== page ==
How Sir Philip Rutnam's name has become a byword for bungled advice

Paid more than the PM, it was a miracle he was still in his job: How Sir Philip Rutnam’s name has become a byword for bungled advice and toxic clashes with Ministers

  • Top civil servant Sir Philip Rutnam, 54, sensationally quit Home Office yesterday 
  • Rutnam was paid £175,000 with gold-plated pension as Permanent Secretary
  • However, he was dubbed ‘Sir Calamity’ by exasperated officials at Downing St 

Most people would have never heard of Sir Philip Rutnam, 54, before his highly unusual resignation yesterday morning.

Critics of Boris Johnson’s Government and his sweeping reforms to the troubled immigration system will have a new hero following the incendiary walkout, but they will be choosing an unlikely champion in the man paid more than the Prime Minister, yet lucky not to have been axed on numerous occasions.

For those who have kept a keen eye on Whitehall over the past decade, the name Rutnam is a byword for bungled advice and toxic clashes with Ministers.

Dubbed ‘Sir Calamity’ by exasperated Downing Street officials, Rutnam – who was paid £175,000 with a gold-plated pension as Home Office Permanent Secretary – always seemed to be ‘missing’ when his neck was on the line. 

Home Secretary Priti Patel’s permanent secretary Sir Philip Rutnam resigned today with an extraordinary blast at his former boss over a ‘vicious and orchestrated’ campaign against him 

In the rare times he has been under pressure, in a classic mandarin style he had always been able to brazen his involvement out, often leaving MPs gobsmacked by his excuses.

In the wake of the Windrush immigration scandal that ousted former Home Secretary Amber Rudd, Rutnam was hauled before the Commons to explain his role in the affair. ‘I’ve been in the department for a year – I’m not an expert on the immigration system,’ was his curt reply.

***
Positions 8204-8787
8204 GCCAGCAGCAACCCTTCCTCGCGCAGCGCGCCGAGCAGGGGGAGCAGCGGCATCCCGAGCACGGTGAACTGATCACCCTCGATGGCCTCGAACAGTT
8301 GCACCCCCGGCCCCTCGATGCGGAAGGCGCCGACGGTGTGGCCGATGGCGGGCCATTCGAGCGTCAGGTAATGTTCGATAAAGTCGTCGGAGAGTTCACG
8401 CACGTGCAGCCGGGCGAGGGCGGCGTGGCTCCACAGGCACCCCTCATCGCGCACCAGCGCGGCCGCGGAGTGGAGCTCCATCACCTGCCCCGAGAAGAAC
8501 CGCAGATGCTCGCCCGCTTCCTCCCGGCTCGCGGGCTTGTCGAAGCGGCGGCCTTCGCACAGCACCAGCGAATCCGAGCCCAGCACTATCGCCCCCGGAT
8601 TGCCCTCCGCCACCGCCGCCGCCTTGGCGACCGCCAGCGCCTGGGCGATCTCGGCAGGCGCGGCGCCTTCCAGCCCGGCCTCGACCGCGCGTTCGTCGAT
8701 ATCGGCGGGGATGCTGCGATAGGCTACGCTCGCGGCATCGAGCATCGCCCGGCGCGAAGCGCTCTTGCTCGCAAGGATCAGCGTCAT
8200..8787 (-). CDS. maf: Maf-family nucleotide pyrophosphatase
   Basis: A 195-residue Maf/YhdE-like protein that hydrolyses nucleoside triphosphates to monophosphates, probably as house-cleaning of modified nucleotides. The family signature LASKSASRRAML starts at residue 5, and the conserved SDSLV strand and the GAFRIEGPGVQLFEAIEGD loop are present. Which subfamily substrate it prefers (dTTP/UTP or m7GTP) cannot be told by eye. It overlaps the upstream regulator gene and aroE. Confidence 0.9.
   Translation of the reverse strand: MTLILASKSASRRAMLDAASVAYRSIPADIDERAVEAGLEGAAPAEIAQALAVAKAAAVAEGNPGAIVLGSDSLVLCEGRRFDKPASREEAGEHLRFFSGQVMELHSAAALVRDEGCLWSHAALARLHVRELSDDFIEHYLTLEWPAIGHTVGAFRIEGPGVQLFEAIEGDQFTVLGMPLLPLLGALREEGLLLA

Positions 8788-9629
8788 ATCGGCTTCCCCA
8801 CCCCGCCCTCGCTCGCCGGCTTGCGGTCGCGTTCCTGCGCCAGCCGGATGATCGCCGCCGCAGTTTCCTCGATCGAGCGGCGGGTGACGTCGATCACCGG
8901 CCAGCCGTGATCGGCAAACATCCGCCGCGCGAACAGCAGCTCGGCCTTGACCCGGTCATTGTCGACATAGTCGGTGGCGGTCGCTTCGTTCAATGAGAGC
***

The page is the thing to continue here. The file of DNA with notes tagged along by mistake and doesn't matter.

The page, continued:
That 2018 appearance before the Home Affairs Select Committee has become something of parliamentary folklore after Rutnam twice scolded his political interrogators for not providing him with their questions before he appeared.

A former Home Office insider said Rutnam, whose Who’s Who entry says his hobby is ‘taking family up mountains’, had been ‘nowhere to be seen’ during the scandal and two more junior officials were moved on instead.

They blasted: ‘Then, just like now, he oversaw a culture of politicised leaks and egotistical briefing from the department and has managed to avoid taking any responsibility or face any consequence for the Windrush scandal, instead staying in the role he gets paid more than the Prime Minister for, and throwing his deputy and others under the bus.’

But after the Tories’ Election victory in December, Rutnam must have realised he was on thin ice. Senior figures in the Tory party had previously called for his head, including Johnson ally Shaun Bailey.

Allies of the Home Secretary declared victory last night, claiming the former banker ‘knew he was toast’ and had ‘jumped before he was pushed’

The candidate for London Mayor said Rutnam had to go to ‘restore confidence in the Home Office’.

Born in South London, Rutnam attended Dulwich College, the same school as Nigel Farage. His career path was that of a consummate mandarin. Public school, Cambridge and a spell at the Treasury.